Designing Effective and Innovative Courses. A Practical Strategy. Roanoke College INQ 300 Development Workshop August 15-16, 2012 Adapted from a model developed for The Cutting Edge by Barbara J. Tewksbury Hamilton College.
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A Practical Strategy
Roanoke College INQ 300 Development Workshop
August 15-16, 2012
Adapted from a model developed for The Cutting Edge by
Barbara J. Tewksbury
Goal: Teaching for long term retention and transfer
Introduce a practical strategy for designing an INQ 300 course that:
Emphasis on designing a course in which:
Barkley, E.F., Cross, K.P., Major, C.H. (2005). Collaborative learning techniques: A handbook for college faculty. San Francisco, CA: Jossey-Bass.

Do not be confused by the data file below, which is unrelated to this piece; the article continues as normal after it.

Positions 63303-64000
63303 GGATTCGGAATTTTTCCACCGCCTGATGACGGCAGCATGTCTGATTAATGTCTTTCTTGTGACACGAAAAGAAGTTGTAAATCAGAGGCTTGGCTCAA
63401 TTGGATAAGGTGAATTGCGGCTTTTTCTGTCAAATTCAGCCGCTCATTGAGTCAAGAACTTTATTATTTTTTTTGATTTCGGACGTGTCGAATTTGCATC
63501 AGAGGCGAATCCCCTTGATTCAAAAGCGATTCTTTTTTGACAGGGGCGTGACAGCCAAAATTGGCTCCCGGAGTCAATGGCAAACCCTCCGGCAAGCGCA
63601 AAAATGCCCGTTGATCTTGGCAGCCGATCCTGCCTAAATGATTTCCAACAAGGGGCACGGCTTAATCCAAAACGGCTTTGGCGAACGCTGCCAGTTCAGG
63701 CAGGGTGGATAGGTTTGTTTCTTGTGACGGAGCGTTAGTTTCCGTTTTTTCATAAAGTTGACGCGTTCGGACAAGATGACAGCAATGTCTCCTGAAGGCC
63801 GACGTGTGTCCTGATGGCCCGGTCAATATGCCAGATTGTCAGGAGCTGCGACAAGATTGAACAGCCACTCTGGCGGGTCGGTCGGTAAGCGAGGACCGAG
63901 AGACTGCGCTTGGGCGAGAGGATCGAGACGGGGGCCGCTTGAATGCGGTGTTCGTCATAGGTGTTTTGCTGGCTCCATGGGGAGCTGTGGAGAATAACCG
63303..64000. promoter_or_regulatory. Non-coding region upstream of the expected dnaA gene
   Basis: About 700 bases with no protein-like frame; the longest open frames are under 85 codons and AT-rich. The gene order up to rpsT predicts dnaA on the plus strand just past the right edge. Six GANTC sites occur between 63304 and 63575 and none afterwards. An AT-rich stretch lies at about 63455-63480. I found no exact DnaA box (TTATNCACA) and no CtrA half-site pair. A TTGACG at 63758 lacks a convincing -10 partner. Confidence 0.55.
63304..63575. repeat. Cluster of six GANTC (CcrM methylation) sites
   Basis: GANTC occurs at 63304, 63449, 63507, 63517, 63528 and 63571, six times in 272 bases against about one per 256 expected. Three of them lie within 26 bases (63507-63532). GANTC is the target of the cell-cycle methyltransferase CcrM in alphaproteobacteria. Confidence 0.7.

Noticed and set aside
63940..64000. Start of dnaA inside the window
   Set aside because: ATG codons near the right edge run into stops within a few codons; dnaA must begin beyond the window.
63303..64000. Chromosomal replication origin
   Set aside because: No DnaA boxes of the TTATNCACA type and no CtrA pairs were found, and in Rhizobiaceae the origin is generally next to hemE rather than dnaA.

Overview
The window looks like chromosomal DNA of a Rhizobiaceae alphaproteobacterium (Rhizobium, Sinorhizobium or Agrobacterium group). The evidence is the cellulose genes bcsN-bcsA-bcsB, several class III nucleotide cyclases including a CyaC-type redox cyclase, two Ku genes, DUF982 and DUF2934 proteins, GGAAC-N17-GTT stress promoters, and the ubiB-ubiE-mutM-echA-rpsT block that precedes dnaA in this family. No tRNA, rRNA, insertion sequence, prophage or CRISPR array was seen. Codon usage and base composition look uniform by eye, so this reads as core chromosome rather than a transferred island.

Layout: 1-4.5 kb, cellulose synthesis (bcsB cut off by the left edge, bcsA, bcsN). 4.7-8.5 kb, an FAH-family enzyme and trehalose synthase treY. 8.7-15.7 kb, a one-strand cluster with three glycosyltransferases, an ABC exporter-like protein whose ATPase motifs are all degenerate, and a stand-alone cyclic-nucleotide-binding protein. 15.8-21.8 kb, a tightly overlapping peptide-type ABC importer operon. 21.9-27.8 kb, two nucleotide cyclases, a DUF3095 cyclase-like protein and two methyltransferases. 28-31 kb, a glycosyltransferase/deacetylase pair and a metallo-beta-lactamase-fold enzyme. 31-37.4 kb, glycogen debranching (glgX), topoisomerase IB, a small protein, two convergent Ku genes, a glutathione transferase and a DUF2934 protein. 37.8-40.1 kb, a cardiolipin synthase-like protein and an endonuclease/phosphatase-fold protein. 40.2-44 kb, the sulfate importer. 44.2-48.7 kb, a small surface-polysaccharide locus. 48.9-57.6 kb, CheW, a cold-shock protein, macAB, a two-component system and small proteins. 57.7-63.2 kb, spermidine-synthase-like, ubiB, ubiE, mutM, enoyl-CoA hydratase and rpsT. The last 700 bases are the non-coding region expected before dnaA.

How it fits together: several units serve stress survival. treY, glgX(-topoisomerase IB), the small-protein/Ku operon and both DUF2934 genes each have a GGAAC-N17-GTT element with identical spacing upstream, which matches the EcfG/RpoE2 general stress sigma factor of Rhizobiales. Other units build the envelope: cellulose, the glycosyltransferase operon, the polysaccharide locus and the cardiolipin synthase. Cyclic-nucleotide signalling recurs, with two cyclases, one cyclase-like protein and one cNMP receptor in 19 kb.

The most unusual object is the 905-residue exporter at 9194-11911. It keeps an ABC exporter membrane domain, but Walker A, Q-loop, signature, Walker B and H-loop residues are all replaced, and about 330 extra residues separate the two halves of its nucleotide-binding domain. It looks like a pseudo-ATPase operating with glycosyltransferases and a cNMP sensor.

Johnson, D.W., Johnson, R.T., & Smith, K.A. (1991). Cooperative learning: Increasing college faculty instructional productivity. ASHE-ERIC Higher Education Reports, No. 4. Washington, DC: GW University.
Our course design process begins with answering the following:
Skills—all revisited in INQ 300
Pose a question or topic in such a way that
In order to make time for the required group project, faculty may wish to
While some of these learning outcomes involve a deeper level of knowledge and understanding than others, the goals are largely reiterative.
At the end of this course, I want students to be able to:
If you want students to be good at something, they must practice; therefore, learning outcomes drive both course design and assessment.